What lawful or constitutional authority Obama believes he possesses to wage secret wars is unclear. Congress has not even authorized the strikes, let alone declared war. But officials claimed the purpose of the attacks was to kill militants, some of whom the government alleges could be linked to al Qaeda.
U.S. forces have also been unsuccessfully firing missiles in recent weeks supposedly aimed at an American citizen believed to be hiding in Yemen — a cleric named Anwar al-Awlaki. Despite the fact that al-Awlaki was meeting with top U.S. military officials immediately following the September 11 attacks, Obama purported to authorize the U.S.-born Imam’s extrajudicial assassination after the cleric became a suspected supporter of terrorism.
In late 2009, as The New American reported, the U.S. government began waging an intense, secret aerial-bombing campaign in Yemen, firing a barrage of cruise missiles at villages in the nation’s Northern region. "The American air force committed massacres ... and used all types of military weapons to destroy villages and houses and schools and public facilities and to kill civilians," a rag-tag band of anti-regime rebels said in a statement at the time, noting that U.S. forces were committing an “appalling massacre” with help from the Saudi Arabian dictatorship.
The U.S. administration also more than doubled direct “security” aid to the brutal Yemeni despot in 2010, not even including covert assistance, development funds and the formerly secret bombing campaigns. Incredibly, earlier this year Obama sought to increase direct military assistance from $150 million — almost half of the Pentagon’s direct annual handouts worldwide — to $250 million. Protests against the dictatorship began shortly after the proposal was made.
But despite the unprecedented amounts of American weaponry and money, the dictatorship ruling Yemen is on shaky ground and may collapse in the near future. Multiple tribes and factions have already taken up arms against the regime. Government forces continue to defect as troops loyal to Saleh have been forced to surrender vast swaths of territory to rebels. And protesters are demanding Saleh’s regime be prosecuted after handing over power for its myriad crimes.
The dictatorship has responded to the demands with brute force — murdering unknown numbers of unarmed protesters and killing even more militants. But the strategy doesn’t appear to be working.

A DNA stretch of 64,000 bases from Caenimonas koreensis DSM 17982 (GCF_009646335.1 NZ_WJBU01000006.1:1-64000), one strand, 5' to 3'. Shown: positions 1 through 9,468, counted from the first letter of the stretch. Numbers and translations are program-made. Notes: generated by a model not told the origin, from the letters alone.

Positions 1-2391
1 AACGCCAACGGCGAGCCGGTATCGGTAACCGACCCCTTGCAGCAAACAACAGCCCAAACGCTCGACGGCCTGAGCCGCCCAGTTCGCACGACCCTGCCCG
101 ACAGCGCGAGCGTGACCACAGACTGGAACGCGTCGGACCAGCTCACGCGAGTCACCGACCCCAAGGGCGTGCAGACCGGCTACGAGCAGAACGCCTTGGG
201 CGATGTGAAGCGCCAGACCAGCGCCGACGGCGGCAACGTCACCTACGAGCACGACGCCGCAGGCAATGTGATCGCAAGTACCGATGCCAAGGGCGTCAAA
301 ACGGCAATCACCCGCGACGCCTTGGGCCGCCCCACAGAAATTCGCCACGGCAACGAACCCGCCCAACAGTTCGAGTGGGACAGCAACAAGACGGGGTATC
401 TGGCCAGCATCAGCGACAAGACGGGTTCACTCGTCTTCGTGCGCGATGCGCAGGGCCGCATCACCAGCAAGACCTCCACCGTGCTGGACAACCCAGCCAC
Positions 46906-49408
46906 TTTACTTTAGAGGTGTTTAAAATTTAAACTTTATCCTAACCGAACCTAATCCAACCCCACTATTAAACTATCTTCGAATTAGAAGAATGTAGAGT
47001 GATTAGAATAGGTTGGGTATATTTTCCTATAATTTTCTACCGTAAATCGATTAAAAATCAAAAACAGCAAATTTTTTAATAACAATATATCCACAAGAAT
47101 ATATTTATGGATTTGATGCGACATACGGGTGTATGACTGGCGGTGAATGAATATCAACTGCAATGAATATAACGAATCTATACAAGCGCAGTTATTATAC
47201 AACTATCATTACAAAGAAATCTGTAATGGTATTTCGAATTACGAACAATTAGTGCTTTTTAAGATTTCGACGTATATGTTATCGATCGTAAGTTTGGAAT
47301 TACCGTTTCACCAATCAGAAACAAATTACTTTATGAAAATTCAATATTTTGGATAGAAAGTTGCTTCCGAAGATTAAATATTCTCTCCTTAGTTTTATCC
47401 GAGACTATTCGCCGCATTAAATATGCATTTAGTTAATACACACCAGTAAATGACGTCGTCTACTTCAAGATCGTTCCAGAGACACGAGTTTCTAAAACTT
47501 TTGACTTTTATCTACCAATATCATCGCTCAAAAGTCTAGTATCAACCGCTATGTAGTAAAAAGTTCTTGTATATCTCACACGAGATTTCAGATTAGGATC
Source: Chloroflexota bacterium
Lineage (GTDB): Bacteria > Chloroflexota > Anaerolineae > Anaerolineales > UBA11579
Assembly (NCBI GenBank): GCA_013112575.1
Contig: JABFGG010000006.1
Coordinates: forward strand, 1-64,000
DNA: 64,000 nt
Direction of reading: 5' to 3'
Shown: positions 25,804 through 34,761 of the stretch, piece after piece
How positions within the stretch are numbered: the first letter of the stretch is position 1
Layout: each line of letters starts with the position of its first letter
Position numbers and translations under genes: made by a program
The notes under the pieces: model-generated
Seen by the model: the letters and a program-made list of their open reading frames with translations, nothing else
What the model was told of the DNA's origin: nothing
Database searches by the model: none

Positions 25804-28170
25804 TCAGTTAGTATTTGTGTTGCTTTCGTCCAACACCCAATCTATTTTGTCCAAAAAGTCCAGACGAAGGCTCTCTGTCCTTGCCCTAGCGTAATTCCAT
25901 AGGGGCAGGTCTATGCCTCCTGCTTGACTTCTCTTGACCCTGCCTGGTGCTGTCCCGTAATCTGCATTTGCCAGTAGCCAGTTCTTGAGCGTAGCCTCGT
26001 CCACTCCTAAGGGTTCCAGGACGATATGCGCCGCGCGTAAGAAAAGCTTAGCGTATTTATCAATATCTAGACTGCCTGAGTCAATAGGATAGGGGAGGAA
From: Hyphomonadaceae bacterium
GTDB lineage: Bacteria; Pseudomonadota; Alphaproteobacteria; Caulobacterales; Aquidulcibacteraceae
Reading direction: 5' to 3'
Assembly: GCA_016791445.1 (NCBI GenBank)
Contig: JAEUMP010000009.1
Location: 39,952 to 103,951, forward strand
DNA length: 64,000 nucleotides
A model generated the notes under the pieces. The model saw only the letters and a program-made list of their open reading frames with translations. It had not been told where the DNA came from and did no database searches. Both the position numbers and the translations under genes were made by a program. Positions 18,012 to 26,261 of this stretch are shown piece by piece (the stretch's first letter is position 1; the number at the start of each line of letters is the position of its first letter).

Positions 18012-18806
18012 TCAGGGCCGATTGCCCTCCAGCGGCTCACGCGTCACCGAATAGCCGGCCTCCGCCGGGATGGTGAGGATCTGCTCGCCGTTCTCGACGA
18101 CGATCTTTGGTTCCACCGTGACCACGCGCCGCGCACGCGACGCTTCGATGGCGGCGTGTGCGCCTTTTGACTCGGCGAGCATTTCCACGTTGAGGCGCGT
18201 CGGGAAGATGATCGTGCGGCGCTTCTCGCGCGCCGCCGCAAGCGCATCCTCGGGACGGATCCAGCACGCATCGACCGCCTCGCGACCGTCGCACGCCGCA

Several top members of the ruling elite in Yemen have already been forced to flee. Saleh, who styles himself a “president” despite ruling with an iron fist for more than three decades, escaped to Saudi Arabia over the weekend after being injured in an attack on his compound in Sana’a, the capital. The Prime Minister and other top officials escaped, too, leaving the “Vice President” temporarily in charge of the regime.
American attacks will presumably continue in the meantime. U.S. diplomatic cables released by the anti-secrecy group WikiLeaks revealed that during the American bombing campaigns over a year ago, the Yemeni dictator conspired with U.S. officials to take credit for the attacks. “We’ll continue saying the bombs are ours, not yours, ” the Yemeni dictator is quoted as saying in the cable, which describes a meeting early last year between U.S. General David Petraeus and dictator Saleh.
Analysts now believe the Arab strongman was using the U.S. military to murder his political rivals, claiming the militants were “al Qaeda.” And fears continue that the various armed factions vying for power in Yemen - socialists, Islamists, tribesmen, democracy advocates and others — could transmit false information to American agents in an effort to have their opposition targeted by U.S. forces.
White House officials have waffled on the administration’s public position about Yemen. Several spokespeople including U.S. terror czar John Brennan have condemned the regime for its violent repression. An official White House statement even urged the dictator to step down.
Meanwhile, however, a spokesman for the U.S. State Department cited by the New York Times on June 8 urged the dictatorship “to seize the moment and move forward” in quashing the rebellions and assorted militants. Some experts have accused the administration of having a “non-existent” policy toward Yemen. But it is indeed unclear exactly what Obama’s official public stance is supposed to be at the moment.
The administration continues pointing to the supposed danger posed by al Qaeda in Yemen. But U.S. and international forces are still arming and training various senior leaders of the organization and its affiliates as part of the United Nations-backed campaign to oust Libyan dictator Muammar Gaddafi, another former U.S. ally in the terror war.